The launch included the Star One D2 satellite and the Eutelsat Quantum satellite
Last week, Arianespace successfully launched a pair of communications satellites — Star One D2 and Eutelsat Quantum — into geostationary orbit around the Earth for two of the company’s customers: Embratel, the largest satellite operator in Brazil and Latin America and Eutelsat, a European satellite operator.
Built by Maxar Technologies, Star One D2 is described by Arianespace as “a high-capacity, multi-mission satellite with Ku-, Ka-, C- and X-band transponders that will enable it to expand broadband coverage to new regions in Central and South America, provide internet access to underserved populations and add an updated X-band payload for government use over the Atlantic region.”
The company also stated that the satellite will improve access to high-quality services, serving the parabolic fleet in Brazil, Pay TV, cell phone backhaul, data, video and Internet for corporate customers and government agencies.
The Eutelsat Quantum satellite, developed under a public-private partnership between the European Space Agency (ESA), operator Eutelsat and Airbus Defense and Space, uses a software-based design and features an electronically steerable receiving antenna. It operates in Ku-band with eight independent reconfigurable beams, allowing the operator to reconfigure in-orbit the radio-frequency beams over the coverage zones, providing “unprecedented flexibility in data, government and mobility services.”
The Friday mission used the Ariane 5 heavy-lift launcher and took off from Europe’s Spaceport in Kourou, French Guiana, carrying both the Star One D2 and Quantum satellites into geostationary orbit. Sometime later, the company tweeted that its first pasagner, Star One D2, successfully separated, followed later by an announcement that the Eutelsat Quantum also successfully separated.
This wasn’t an entirely new project for Arianespace. Prior to Friday’s launch, Arianespace had already orbited 11 satellites for Embratel and 35 satellites for Eutelsat.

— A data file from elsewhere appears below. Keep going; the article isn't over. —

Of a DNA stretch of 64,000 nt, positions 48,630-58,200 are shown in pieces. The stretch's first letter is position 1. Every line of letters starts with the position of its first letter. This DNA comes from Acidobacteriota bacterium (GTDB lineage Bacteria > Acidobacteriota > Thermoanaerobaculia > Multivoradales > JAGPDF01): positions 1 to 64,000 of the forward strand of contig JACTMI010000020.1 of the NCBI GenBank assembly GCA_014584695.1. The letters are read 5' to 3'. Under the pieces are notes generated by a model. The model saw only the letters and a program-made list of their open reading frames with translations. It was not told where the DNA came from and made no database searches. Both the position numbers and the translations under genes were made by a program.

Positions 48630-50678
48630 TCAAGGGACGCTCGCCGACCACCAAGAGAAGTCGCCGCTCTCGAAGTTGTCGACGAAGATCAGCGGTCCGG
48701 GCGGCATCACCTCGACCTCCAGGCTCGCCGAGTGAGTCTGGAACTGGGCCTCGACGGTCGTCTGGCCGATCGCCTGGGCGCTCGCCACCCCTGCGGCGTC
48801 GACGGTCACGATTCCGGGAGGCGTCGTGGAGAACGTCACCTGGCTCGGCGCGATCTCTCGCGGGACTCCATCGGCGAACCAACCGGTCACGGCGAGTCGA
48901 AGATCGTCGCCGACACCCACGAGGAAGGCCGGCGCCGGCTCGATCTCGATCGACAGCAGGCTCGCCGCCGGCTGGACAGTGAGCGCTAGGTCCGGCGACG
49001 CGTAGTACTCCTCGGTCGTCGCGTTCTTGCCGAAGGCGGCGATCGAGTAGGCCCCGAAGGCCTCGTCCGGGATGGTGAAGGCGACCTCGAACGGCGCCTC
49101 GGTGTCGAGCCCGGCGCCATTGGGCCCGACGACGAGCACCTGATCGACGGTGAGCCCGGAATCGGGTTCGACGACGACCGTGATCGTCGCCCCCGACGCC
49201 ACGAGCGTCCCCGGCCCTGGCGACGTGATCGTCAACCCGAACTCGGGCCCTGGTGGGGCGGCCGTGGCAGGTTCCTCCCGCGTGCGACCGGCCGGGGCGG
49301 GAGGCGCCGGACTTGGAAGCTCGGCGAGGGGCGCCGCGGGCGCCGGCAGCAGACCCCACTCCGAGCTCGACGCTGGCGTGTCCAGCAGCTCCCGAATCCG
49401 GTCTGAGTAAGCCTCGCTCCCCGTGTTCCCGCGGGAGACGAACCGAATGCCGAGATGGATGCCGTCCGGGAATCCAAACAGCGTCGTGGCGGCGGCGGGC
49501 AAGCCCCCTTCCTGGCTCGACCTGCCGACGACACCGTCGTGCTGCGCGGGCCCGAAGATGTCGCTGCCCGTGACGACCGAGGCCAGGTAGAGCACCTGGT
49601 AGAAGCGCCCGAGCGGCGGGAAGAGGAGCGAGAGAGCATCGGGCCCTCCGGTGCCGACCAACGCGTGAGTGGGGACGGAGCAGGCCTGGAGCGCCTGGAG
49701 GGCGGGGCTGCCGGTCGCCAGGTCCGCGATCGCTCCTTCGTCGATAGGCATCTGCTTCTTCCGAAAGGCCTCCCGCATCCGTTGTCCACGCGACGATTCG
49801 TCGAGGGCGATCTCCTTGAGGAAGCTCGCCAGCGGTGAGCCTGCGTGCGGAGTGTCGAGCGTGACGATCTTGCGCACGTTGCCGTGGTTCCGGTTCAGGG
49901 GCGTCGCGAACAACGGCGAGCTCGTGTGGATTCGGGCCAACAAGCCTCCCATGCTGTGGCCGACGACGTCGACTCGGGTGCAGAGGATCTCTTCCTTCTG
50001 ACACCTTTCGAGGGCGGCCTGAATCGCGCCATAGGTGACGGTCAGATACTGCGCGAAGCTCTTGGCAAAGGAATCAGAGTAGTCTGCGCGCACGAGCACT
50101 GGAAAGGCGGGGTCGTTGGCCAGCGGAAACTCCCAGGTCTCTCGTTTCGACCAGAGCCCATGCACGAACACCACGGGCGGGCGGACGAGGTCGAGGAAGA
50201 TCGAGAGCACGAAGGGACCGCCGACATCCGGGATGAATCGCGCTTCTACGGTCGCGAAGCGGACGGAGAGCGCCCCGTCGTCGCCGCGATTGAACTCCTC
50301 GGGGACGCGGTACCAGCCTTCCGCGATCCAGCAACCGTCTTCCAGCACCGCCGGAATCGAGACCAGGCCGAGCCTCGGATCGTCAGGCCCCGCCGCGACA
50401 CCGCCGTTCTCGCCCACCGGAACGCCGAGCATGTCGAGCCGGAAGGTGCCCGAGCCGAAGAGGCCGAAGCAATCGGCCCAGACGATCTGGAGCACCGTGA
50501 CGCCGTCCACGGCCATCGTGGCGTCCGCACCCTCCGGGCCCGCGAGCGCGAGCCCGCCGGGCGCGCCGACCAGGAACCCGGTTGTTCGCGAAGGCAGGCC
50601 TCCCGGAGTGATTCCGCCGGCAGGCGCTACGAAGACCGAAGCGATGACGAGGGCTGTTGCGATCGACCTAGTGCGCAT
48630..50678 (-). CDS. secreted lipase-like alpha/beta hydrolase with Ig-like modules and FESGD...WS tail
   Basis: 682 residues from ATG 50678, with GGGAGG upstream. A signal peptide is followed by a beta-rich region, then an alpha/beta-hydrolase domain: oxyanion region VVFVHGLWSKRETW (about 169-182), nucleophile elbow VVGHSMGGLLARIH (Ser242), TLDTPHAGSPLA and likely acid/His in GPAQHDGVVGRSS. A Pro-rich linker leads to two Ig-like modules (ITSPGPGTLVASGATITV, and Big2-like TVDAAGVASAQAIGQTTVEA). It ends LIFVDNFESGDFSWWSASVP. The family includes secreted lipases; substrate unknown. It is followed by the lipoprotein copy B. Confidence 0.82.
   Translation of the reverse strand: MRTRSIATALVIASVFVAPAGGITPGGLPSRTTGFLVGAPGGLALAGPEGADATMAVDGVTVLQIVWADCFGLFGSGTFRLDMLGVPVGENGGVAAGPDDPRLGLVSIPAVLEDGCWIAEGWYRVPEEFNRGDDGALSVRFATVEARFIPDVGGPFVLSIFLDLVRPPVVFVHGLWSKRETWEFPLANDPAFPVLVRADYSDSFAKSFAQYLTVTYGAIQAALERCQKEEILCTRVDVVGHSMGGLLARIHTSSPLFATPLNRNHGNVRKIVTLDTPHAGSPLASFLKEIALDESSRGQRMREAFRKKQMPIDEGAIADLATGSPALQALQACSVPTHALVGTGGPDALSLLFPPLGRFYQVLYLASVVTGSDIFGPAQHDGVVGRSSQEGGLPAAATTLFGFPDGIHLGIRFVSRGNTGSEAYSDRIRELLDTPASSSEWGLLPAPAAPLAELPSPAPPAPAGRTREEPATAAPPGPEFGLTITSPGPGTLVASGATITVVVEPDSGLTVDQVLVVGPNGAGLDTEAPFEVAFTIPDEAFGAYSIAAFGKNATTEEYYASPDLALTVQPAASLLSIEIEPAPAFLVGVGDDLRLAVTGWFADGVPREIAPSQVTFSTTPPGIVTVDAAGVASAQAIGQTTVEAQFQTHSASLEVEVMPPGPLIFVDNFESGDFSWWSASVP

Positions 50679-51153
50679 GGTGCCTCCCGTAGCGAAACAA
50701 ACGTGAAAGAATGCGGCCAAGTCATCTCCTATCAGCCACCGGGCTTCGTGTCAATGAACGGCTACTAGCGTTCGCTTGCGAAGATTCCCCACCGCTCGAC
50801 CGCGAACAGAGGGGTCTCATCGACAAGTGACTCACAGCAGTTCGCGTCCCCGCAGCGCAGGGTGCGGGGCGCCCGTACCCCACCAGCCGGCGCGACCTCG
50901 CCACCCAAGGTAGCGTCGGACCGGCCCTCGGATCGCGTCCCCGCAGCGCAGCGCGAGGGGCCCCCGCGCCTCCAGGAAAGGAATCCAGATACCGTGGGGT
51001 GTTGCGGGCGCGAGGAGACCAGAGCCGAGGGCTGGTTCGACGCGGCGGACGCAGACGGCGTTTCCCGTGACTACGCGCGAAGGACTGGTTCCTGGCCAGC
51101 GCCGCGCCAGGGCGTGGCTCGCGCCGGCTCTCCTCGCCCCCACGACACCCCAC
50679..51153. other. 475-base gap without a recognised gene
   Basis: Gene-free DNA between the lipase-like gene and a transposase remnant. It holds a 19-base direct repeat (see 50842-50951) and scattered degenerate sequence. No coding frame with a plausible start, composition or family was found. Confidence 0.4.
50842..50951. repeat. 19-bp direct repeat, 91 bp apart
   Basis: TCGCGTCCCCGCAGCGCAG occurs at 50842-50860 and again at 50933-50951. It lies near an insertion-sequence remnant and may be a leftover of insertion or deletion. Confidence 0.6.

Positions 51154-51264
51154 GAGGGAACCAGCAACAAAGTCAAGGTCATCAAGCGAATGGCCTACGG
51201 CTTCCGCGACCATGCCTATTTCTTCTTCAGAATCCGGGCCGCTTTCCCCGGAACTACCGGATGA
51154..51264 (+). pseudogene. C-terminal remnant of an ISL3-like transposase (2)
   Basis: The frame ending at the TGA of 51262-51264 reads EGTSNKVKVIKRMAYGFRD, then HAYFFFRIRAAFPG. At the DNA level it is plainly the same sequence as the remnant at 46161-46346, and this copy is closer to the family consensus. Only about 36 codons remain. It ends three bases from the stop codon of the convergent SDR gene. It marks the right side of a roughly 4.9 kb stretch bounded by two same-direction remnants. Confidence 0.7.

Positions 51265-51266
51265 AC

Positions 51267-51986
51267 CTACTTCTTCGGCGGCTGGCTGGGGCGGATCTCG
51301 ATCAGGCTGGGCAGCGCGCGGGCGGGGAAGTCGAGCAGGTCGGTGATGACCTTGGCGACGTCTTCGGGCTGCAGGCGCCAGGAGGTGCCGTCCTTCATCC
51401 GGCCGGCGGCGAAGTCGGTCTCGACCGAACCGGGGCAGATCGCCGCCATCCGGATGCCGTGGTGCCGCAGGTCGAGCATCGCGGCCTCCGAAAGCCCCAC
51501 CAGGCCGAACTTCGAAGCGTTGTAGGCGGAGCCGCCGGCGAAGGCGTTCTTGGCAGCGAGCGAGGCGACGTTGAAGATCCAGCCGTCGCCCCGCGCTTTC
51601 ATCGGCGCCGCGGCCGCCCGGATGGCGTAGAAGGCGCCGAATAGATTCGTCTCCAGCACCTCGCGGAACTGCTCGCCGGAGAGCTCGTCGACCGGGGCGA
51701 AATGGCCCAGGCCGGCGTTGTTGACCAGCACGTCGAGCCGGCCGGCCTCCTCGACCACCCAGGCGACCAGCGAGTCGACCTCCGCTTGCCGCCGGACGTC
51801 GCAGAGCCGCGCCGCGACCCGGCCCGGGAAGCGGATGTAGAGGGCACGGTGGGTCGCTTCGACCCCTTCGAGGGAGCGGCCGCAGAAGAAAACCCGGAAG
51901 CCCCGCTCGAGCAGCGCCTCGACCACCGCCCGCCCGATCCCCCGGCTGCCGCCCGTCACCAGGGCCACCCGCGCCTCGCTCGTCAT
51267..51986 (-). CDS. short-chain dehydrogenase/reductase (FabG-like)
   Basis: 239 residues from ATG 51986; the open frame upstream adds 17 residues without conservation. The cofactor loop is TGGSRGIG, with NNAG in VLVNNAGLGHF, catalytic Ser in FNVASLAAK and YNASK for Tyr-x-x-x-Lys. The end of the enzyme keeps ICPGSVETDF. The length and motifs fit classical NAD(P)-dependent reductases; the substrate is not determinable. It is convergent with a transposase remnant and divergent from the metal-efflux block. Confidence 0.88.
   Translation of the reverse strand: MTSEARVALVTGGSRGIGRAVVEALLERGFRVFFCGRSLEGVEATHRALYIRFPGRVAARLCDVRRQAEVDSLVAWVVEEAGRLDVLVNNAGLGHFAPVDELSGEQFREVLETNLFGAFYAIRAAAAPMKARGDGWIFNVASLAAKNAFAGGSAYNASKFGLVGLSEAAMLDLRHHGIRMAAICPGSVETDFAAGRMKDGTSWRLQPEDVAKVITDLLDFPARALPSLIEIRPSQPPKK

Satellites are becoming increasingly offered as possibly tools to improve global connectivity, particularly in rural and hard-to-reach locations. Last April, for instance, Arianespace competitor SpaceX, Elon Musk’s private American aerospace company, launched an additional 60 Starlink satellites into orbit, bringing the total number of satellites in the Starlink constellation to 422. That’s enough, Musk said at the time, to provide minimal internet coverage.
Unlike Arianespace’s satellites, which are geostationary satellites, Starlink satellites are Low earth orbit (LEO) satellites, which hover at a lower orbital height, making them more viable for commercial broadband connectivity. Geostationary satellites, however, are thought capable of providing more reliable services to mobility focussed industries, like aviation and maritime, causing many to believe that a combination of these types of satellites is the best solution.
One such supporter of this strategy is Inmarsat, which announced last week that it will launch between 150 and 175 LEOs to compliment its existing geostationary devices, calling such an architecture “Orchestra.”
“An orchestra brings different instruments together, each supporting the other and playing its role in the masterpiece. We’re building Orchestra on the same concept,” said Rajeev Suri, CEO of Inmarsat. “By combining the distinct qualities of (Geostationary Orbit) GEO, LEO and 5G into a single network, we will deliver a service that is far greater than the sum of its parts. Our customers will benefit from dramatically expanded high-throughput services around the world.”
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